Faith and Hope. Faith carries a cross and shield and her section of the window has the inscription 'Watch ye stand fast in faith'. Hope holds an anchor and his inscription reads ' Rejoice in the hope of the glory of God'. The window was created by Messrs Powell and Sons. The inscriptions beneath read 'To the glory of God and in loving remembrance of Algernon William Percy' and 'Victoria Frederica Caroline Percy. Blessed are the dead which die in the Lord'. A plaque beneath reads 'To the glory of God and in loving memory of Algernon Malcolm Arthur Percy, born 2nd October 1851. Died 28th December 1933. Light sown for the righteous and gladness for the upright in heart'.
Our Lord and Nicodemus. The inscription at the bottom of the window reads 'For now we see through a glass darkly, but then face to face'. The window was created by Messrs Barnard and Westlake of London. It was from Mrs Grubbins in memory of her husband Samuel.
The Healing of the Sick. The window on the left is of Luke, who holds a staff with white ribbon and a fleam. Above his head it says 'Do the work of an evangelist, make full proof of thy ministry'. Beneath his feet it says 'Luke the physician whose praise is in the Gospel'. The right hand window depicts John holding a book. The words above his head say 'He that loveth not knoweth not God for God is love'. Beneath his feet it says 'The disciple whom Jesus loved'. This window was made by Ward and Hughes of London. The plaque beneath reads 'To the glory of God, in loving memory of Henry Jephson, M.D. of Beech Lawn, Leamington. This window is offered by three of his nieces Eliza Jephson, Mary Halton Stewart, Anne Buxton Geldart.
Faith and Hope. Faith holds a tall staff with a cross at the top and has an inscription below that reads 'Blessed are the dead which die in the Lord'. Hope rests her hands on an anchor. Beneath her an inscription reads 'Bleesed are the pure in heart'.At the bottom of the widows read 'To the Glory of God and in loving remembrance of Warner Brooks of Woodland Grange Blakedown' and 'Margaret Ellen Brooks wife of Richard this window is etched by her husband'.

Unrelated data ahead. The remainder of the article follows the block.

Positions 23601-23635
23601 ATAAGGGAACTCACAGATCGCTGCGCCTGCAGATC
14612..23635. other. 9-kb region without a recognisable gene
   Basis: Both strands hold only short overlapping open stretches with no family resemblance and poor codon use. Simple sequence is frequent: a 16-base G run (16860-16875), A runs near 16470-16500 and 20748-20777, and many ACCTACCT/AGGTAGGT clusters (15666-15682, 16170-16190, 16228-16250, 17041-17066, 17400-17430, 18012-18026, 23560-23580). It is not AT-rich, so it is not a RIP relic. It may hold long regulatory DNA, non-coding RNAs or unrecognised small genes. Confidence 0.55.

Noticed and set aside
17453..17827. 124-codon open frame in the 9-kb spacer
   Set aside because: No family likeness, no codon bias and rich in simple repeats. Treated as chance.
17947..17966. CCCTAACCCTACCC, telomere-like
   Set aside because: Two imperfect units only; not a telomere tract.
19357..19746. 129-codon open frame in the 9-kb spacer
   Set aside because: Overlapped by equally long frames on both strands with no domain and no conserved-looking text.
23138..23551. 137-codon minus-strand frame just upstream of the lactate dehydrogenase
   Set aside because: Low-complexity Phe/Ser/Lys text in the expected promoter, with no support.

The Annunciation. The window on the left shows an angel with inscription saying 'Hail, thou that art highly favoured'. The right hand window shows Mary, resting on a pedestal. The pedestal depicts Adam and Eve in the Garden of Eden. Below Mary the script reads ' Behold the handmaid of the Lord'. The window was made by Burlison and Grylls of London. The window is dedicated to Thomas Sedan and Hannah Maria Scholes and a brass plaque below the window reads 'To the glory of God and in memory of their father and mother the above window is erected by Eleanor Molyneux and Edith Mary Scholes'.
Abraham's Steward with Rebbekah. This window features an acanthus design round the border. The thorny leaves represent pain, sin and punishment. However being a perennial it came to symbolise immortality and resurrection in the sense that life is cyclical, and is often displayed at funerals. The plaque beneath reads 'To the glory of God and in memory of William Squires and Samuel, his son, successively stewards of Guy's Cliffe. This window is placed by Anne Caroline Bertie Percy'.
Relief of the Afflicted. The angel at the top of the window holds a scroll which says 'Praise ye the Lord'. Beneath, the Lord reaches out to a family of three who are making an offering in return. The inscriptions on these windows is slightly faded but read 'To the Glory of God and in affectionate remembrance of the late ... This window was presented by his daughter Elizabeth ...' and 'Rev. George Innes MA 30 years perpetual Curate of this parish, wife of George Harris FSA painted after a design by him 1880'.
St James the Great is a mid-Victorian adaptation of an Early English church. The building, today, only dates back to the nineteenth century although it has been a place of worship for nearly nine hundred years.
Geoffrey de Clinton granted Leek Wootton Church to the priory he had founded at Kenilworth in 1122 and the chapel of Milverton was considered to be included in the grant. From 1232 Milverton church belonged to the Canons Regular of St. Augustine of Kenilworth. When Kenilworth Abbey’s days were finally over in April 1539, the three centuries old connection with Milverton was finally severed.
Existing records began in 1742 and the names of the men, women and children who lived in the parish from this date are to be found in the register of baptisms, marriages and burials. At least one of the time-worn stones in the churchyard is of an earlier date. Before the start of the nineteenth century, the Headmaster of Warwick School became the perpetual curate of Milverton.
The building became a cause of anxiety to the churchwardens as the upper part of the tower had given way, it had been replaced by a wooden structure and a clumsy buttress had been added to keep the north wall from falling down. Six hundred years of wind and weather had left their mark on the masonry. Restoration was carried out in 1878, funded by Lady Charles Bertie of Guys Cliffe. Nothing was left of the old fabric except the foundations and lower portion of the tower. Designs for the re-build were drawn up by John Gibson, an eminent architect who had been associated in his younger days with Sir Charles Barry. Rebuilding was carried out by G. F. Smith of Rugby Road, New Milverton, Leamington Spa and was completed in the summer of 1880. There was a service for the re-opening of the church on the 28th August 1880.